Elon Musk just suggested that the price for a trip to Mars and back could be as low as $100,000. He added the qualifier that the price depends on volume.
A student team associated with the ESA recently developed a concept for a Moon base that would rely on lunar regolith to provide protection.
Astronomers have known for some time that the Milky Way and the Andromeda galaxies will collide on some future date. The best guess for that rendezvous has been about 3.75 billion years from now. But now a new study based on Data Release 2 from the ESA’s Gaia mission is bringing some clarity to this … Continue reading “Thanks to Gaia, We Now Know Exactly When We’ll be Colliding with Andromeda” The post Thanks to Gaia, We Now Know Exactly When We’ll be Colliding with Andromeda appeared first on Universe Today
The latest images to come from the New Horizons mission show that Ultima Thule (the first KBO to be studied up close) has an unusual shape.
New SpaceX Raptor Engine Beats the Chamber Pressure of Russia’s RD-180 Engine, According to Elon Musk
Elon Musk posted the results of the Raptor engine’s recent test-firing, and claims it broke an almost 20-year old record! The post New SpaceX Raptor Engine Beats the Chamber Pressure of Russia’s RD-180 Engine, According to Elon Musk appeared first on Universe Today .
Even in retirement, the Kepler space telescope is still allowing for discoveries, which include it’s “last light” images and recordings. The post This is Kepler’s Final Image appeared first on Universe Today .
A new study by an international team of astronomers has discovered the presence of organic molecules in the disk of a young star. The post A Star’s Outburst is Releasing Organic Molecules Trapped in the ice Around it appeared first on Universe Today .
NASA’s InSight lander arrived on Mars on November 26th, 2018. Since then, it’s been busying itself studying its landing spot, and taking its time to carefully place its instruments. It spent several weeks testing the seismometer and adjusting it, and now it’s placed the domed, protective shield over the instrument.
Every year produces a handful of binocular comets, and the first one for 2019 is coming right up, with a fine apparition for Comet C/2018 Y1 Iwamoto. The post Comet Y1 Iwamoto Tops Out in February appeared first on Universe Today .
A new study by a team of Chinese scientists has shown that the galaxy actually has a warped, S-shape to it. The post The Milky Way is Actually Warped appeared first on Universe Today .
For some small minority of humans, Death By Asteroid is a desirable fate. The idea probably satisfies their wonky Doomsday thinking. But for the rest of us, going out the same way the dinosaurs did would just be embarrassing
Hosts: Fraser Cain (universetoday.com / @fcain) Dr. Paul M. Sutter (pmsutter.com / @PaulMattSutter) Dr.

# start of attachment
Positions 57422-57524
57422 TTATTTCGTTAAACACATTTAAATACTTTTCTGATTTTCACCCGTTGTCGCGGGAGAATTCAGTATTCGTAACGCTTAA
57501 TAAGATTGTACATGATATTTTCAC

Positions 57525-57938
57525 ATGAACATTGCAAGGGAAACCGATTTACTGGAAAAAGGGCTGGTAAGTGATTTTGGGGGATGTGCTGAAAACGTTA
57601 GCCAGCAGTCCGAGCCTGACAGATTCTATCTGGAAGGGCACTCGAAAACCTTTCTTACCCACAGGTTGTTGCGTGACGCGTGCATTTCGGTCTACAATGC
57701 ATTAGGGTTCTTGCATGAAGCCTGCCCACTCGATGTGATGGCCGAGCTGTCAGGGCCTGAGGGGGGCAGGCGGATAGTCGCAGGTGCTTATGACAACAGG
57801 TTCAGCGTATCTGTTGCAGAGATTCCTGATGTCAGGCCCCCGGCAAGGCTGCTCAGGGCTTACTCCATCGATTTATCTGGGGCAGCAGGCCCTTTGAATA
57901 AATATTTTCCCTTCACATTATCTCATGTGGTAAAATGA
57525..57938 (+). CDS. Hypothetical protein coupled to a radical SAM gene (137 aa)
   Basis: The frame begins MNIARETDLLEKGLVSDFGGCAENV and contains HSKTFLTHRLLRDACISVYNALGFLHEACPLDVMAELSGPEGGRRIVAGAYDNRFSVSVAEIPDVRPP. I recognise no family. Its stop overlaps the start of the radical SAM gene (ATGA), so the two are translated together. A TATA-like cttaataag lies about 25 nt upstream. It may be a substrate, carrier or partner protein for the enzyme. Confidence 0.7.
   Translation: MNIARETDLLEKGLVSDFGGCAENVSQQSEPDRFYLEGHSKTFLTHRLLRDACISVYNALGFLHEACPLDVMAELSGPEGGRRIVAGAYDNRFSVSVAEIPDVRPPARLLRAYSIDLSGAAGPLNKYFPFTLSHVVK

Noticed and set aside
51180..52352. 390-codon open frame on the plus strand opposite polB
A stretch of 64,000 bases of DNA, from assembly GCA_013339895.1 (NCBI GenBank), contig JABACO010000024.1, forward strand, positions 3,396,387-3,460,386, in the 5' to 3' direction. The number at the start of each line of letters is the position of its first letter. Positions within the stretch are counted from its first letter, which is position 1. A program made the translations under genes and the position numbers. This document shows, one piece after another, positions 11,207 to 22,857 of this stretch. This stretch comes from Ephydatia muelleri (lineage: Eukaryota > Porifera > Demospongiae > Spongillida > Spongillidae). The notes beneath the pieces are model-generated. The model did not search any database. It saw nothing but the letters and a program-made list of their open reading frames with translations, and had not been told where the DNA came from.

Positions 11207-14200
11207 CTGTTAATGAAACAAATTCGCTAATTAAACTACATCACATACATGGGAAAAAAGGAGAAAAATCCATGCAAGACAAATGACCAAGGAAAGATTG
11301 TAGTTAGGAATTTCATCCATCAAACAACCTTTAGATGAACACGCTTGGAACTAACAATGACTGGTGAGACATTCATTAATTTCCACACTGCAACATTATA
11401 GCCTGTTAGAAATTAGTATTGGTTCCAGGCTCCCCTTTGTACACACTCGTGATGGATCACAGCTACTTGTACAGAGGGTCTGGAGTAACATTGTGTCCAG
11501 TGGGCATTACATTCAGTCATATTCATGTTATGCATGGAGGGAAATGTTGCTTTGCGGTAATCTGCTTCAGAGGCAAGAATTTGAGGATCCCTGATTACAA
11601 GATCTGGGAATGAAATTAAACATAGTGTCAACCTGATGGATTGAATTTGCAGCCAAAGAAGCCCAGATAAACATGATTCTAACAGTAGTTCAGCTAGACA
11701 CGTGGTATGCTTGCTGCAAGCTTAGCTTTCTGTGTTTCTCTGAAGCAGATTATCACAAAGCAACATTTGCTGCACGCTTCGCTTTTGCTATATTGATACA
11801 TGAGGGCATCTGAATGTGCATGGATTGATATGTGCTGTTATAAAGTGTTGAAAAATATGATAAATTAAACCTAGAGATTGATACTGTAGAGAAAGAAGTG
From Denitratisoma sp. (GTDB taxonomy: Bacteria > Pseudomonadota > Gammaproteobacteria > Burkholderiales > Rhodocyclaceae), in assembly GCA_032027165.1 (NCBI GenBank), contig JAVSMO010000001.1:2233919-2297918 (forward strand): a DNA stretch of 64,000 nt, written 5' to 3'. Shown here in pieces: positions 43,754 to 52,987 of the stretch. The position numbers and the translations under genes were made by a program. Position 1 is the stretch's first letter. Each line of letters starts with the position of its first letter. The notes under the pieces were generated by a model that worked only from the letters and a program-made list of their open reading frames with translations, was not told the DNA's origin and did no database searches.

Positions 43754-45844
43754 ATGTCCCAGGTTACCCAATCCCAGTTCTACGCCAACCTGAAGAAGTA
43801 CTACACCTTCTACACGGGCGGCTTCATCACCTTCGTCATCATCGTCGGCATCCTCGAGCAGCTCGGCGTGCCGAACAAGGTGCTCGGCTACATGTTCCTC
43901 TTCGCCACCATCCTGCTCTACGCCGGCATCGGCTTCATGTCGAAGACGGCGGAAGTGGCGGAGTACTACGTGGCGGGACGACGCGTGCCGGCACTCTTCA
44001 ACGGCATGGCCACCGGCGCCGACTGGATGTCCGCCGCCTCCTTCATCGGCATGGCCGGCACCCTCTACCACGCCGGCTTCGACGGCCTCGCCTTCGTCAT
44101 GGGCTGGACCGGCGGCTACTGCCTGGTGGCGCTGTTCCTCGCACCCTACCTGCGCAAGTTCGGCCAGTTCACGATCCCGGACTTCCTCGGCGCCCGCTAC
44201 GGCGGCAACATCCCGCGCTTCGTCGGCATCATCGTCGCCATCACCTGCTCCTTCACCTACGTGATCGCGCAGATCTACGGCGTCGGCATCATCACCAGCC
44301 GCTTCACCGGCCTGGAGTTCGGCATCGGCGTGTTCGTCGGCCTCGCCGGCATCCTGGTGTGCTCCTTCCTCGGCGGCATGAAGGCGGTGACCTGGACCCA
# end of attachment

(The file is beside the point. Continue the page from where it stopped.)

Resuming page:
How Big Would a Generation Ship Need to be to Keep a Crew of 500 Alive for the Journey to Another Star?
In their latest in a series of studies concerning generation ships, the team addresses how large the ship would need to be to sustain a multi-generational crew. The post How Big Would a Generation Ship Need to be to Keep a Crew of 500 Alive for the Journey to Another Star? appeared first on Universe Today .
How can two planets so similar in some respects have such different densities? According to a new study, a catastrophic collision may be to blame. In our Solar System, all the inner planets are small rocky worlds with similar densities, while the outer planets are gas giants with their own similar densities.
We’ve got a mystery on our hands.
With his latest update, Musk shared the first test-firing of the Raptor rocket, and indicated there would be some changes when it comes time to add them to the Starship. The post Elon Musk’s New Plan is to Get to the Moon as Fast as Possible appeared first on Universe Today .
This week’s Carnival of Space is hosted by me at the CosmoQuest blog. Click here to read Carnival of Space #597 And if you’re interested in looking back, here’s an archive to all the past Carnivals of Space.
A new study by an international team reveals that Eta Carinae will soon be so bright that we won’t be able to see its famous nebula anymore.
Since it was first detected hurling through our Solar System, the interstellar object known as ‘Oumuamua has been a source of immense scientific interest. Aside from being extrasolar in origin, the fact that it has managed to defy classification time and again has led to some pretty interesting theories
Some very clever people have figured out how to use MSL Curiosity’s navigation sensors to measure the gravity of a Martian mountain.